But my favourite Scots Pine is this rather shorter one near to the Piper House entrance.

But even more suitable for a Christmas Tree is this fir visible from the track going down to Shorts Lane. It only becomes noticeable in the winter as foliage of neighbouring deciduous trees conceal it from view.

Sunday, 21 December 2008


There's something about a thorn tree. Angular and individual, you feel it takes no nonsense. But it clings on where others have given up long ago. Whether it survives SWT's ongoing blitz against trees will doubtless be decided by just how bored the chain saw operator feels. Perhaps we could invoke three witches to cast a spell from the blasted heath.

Limited View

Only those slightly mad people initiated into the rites of early Sunday morning walks get to view a sky like that seen this morning.

Friday, 19 December 2008

Scene to Enjoy

Those of us who've known Blacka for many years are overjoyed to see the return and now persistent presence of red deer.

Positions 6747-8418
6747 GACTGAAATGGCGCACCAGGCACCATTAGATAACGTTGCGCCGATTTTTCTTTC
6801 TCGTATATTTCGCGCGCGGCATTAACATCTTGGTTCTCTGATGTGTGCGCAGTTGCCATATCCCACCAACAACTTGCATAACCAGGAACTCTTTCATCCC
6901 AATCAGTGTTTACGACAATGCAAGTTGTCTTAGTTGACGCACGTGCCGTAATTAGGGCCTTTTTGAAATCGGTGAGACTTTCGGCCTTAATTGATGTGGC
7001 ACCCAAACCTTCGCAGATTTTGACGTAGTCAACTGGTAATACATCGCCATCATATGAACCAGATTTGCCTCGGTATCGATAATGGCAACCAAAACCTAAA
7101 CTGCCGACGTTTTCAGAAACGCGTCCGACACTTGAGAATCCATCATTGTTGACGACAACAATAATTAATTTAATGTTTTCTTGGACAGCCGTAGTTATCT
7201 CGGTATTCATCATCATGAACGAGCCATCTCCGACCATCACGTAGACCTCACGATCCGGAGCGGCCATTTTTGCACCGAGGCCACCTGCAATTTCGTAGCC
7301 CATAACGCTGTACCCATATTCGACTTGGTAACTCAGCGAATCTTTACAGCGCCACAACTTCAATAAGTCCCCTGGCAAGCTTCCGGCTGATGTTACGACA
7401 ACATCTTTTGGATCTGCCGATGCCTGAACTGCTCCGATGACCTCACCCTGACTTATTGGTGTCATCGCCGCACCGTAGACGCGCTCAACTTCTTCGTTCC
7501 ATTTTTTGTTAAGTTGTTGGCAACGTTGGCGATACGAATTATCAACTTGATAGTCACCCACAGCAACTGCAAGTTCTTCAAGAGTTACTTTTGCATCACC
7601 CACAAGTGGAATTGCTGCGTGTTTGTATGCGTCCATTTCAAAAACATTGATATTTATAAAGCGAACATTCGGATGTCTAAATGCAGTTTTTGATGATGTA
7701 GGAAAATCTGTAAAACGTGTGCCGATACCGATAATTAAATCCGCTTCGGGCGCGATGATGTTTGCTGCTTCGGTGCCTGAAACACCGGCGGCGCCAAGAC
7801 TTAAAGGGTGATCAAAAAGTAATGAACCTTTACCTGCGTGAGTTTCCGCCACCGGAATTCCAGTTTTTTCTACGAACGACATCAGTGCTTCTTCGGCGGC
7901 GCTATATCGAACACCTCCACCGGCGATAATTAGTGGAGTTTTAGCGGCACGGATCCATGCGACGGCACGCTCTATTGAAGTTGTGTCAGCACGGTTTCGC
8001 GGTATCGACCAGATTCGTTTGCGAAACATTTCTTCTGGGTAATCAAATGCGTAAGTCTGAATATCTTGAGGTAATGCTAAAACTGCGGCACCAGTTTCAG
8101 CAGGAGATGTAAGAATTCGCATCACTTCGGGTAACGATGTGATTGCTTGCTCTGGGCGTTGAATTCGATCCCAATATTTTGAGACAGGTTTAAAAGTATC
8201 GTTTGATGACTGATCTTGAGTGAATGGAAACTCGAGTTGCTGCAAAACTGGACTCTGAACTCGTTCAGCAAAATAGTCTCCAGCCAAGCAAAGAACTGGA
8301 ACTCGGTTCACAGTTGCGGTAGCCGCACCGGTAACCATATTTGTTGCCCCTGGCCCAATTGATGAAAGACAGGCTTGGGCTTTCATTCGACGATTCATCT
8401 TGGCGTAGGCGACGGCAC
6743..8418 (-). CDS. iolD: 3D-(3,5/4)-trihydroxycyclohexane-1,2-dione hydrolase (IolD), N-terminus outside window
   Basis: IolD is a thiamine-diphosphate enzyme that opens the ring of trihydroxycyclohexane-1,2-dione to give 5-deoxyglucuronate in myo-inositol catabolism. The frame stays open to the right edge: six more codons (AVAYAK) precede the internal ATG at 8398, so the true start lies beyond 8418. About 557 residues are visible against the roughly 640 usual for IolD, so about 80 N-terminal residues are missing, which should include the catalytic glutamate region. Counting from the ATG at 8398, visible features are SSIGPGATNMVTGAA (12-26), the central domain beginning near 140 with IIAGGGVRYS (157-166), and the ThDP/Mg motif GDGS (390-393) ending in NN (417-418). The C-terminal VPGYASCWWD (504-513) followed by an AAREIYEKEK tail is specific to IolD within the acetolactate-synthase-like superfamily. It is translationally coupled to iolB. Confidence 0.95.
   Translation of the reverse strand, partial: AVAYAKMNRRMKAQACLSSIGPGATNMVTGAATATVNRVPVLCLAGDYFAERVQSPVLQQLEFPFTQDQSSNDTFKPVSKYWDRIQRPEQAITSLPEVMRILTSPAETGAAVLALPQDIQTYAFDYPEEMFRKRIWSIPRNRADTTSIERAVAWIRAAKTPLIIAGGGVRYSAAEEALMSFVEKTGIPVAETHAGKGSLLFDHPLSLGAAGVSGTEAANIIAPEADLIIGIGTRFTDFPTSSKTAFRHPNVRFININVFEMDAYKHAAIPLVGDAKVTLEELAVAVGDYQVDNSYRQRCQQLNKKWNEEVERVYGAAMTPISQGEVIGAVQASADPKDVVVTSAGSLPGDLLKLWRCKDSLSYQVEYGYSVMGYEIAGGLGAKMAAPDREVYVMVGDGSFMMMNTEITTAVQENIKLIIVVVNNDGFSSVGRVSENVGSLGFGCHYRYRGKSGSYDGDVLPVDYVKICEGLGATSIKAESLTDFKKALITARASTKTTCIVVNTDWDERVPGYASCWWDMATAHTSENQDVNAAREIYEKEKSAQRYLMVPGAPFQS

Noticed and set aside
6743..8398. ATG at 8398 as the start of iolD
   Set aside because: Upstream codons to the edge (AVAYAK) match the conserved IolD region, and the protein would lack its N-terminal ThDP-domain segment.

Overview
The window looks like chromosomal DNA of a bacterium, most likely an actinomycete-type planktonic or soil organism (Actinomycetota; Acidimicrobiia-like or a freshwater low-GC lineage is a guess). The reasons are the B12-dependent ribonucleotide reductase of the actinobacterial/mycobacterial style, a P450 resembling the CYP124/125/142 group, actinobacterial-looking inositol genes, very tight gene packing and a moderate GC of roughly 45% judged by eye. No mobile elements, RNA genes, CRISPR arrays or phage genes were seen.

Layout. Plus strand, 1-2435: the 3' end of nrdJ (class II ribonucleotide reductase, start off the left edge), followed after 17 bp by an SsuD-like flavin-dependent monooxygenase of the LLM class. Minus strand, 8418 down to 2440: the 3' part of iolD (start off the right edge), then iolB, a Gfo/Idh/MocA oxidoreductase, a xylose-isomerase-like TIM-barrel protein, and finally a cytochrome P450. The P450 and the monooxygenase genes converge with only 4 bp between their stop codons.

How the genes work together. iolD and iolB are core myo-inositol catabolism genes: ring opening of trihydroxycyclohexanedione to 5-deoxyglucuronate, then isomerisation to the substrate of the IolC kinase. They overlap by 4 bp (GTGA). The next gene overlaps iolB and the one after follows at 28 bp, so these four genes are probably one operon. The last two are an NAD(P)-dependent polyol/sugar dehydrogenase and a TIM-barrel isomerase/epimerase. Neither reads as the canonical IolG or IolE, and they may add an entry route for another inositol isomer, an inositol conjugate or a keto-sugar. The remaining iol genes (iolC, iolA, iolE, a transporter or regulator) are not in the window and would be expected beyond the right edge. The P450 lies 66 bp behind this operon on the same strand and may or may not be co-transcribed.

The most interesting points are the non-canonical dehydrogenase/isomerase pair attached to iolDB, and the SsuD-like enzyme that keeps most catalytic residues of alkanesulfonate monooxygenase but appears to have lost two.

The picture below was taken by Craig who found this blog by googling after he had been surprised to be confronted by a stag. It shows the stag and two hinds - the group that are seen more often than any others these days. This is Blacka at its best, the winter sun highlighting the colour of the dead bracken as it blends with the coats of the deer.

To us it's a pleasure to find the serious return of the deer. I know that an item on the news recently raised alarms about the increase in numbers of deer. That I believe has more to do with shots in a campaign to get the return of stag hunting in the south west should the opposition win the next general election.

Wednesday, 17 December 2008


Once or twice recently the morning's suggested we might not see the sun at all. Forecasts for later in the week promise rain. So today's the day to get out on Blacka. If you like red deer there have been quite a few seen lately. Five were near Cowsick shortly after 8 am.

Monday, 15 December 2008


Seeing a group of deer silhouetted on a ridge invokes a sense of freedom. They can roam where they wish. They look on each side before moving off and are capable of great speed. Wild creatures that respond to their own impulses have always captured the imagination of man who is in so many ways constrained by outside pressures.

Thinking again about the four stags who moved onto Blacka five years ago leading the trend that's happily continued, in retrospect there was something determined about them, walking in single file with a sense of purpose staking out a likely territory. Stags can react in a very timid way some days while at other times they seem to have made up their minds and are very reluctant to be turned away from a decision.